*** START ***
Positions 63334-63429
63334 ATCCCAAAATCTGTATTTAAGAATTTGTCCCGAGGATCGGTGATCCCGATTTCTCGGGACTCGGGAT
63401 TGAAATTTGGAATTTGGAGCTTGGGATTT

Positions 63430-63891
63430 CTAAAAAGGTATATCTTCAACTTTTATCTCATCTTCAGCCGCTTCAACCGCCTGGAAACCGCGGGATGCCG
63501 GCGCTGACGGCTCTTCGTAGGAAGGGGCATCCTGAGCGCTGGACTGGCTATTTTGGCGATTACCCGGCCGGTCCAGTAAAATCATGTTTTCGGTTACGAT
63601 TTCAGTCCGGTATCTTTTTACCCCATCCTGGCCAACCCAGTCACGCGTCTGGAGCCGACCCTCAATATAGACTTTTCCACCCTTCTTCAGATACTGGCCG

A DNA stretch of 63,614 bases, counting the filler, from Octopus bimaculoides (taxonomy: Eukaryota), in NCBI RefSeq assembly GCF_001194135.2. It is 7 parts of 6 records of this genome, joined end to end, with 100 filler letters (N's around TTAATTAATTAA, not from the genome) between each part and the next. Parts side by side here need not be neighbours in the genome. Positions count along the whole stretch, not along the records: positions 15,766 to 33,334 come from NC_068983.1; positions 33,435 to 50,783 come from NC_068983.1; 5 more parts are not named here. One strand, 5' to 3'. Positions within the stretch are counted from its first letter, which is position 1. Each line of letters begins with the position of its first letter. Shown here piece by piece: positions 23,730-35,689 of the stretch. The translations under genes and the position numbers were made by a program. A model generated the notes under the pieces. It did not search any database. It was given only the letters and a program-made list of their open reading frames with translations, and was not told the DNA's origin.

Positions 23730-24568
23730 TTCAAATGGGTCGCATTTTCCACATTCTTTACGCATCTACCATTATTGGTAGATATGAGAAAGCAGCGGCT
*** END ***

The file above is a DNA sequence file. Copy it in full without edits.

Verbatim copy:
Positions 63334-63429
63334 ATCCCAAAATCTGTATTTAAGAATTTGTCCCGAGGATCGGTGATCCCGATTTCTCGGGACTCGGGAT
63401 TGAAATTTGGAATTTGGAGCTTGGGATTT

Positions 63430-63891
63430 CTAAAAAGGTATATCTTCAACTTTTATCTCATCTTCAGCCGCTTCAACCGCCTGGAAACCGCGGGATGCCG
63501 GCGCTGACGGCTCTTCGTAGGAAGGGGCATCCTGAGCGCTGGACTGGCTATTTTGGCGATTACCCGGCCGGTCCAGTAAAATCATGTTTTCGGTTACGAT
63601 TTCAGTCCGGTATCTTTTTACCCCATCCTGGCCAACCCAGTCACGCGTCTGGAGCCGACCCTCAATATAGACTTTTCCACCCTTCTTCAGATACTGGCCG

A DNA stretch of 63,614 bases, counting the filler, from Octopus bimaculoides (taxonomy: Eukaryota), in NCBI RefSeq assembly GCF_001194135.2. It is 7 parts of 6 records of this genome, joined end to end, with 100 filler letters (N's around TTAATTAATTAA, not from the genome) between each part and the next. Parts side by side here need not be neighbours in the genome. Positions count along the whole stretch, not along the records: positions 15,766 to 33,334 come from NC_068983.1; positions 33,435 to 50,783 come from NC_068983.1; 5 more parts are not named here. One strand, 5' to 3'. Positions within the stretch are counted from its first letter, which is position 1. Each line of letters begins with the position of its first letter. Shown here piece by piece: positions 23,730-35,689 of the stretch. The translations under genes and the position numbers were made by a program. A model generated the notes under the pieces. It did not search any database. It was given only the letters and a program-made list of their open reading frames with translations, and was not told the DNA's origin.

Positions 23730-24568
23730 TTCAAATGGGTCGCATTTTCCACATTCTTTACGCATCTACCATTATTGGTAGATATGAGAAAGCAGCGGCT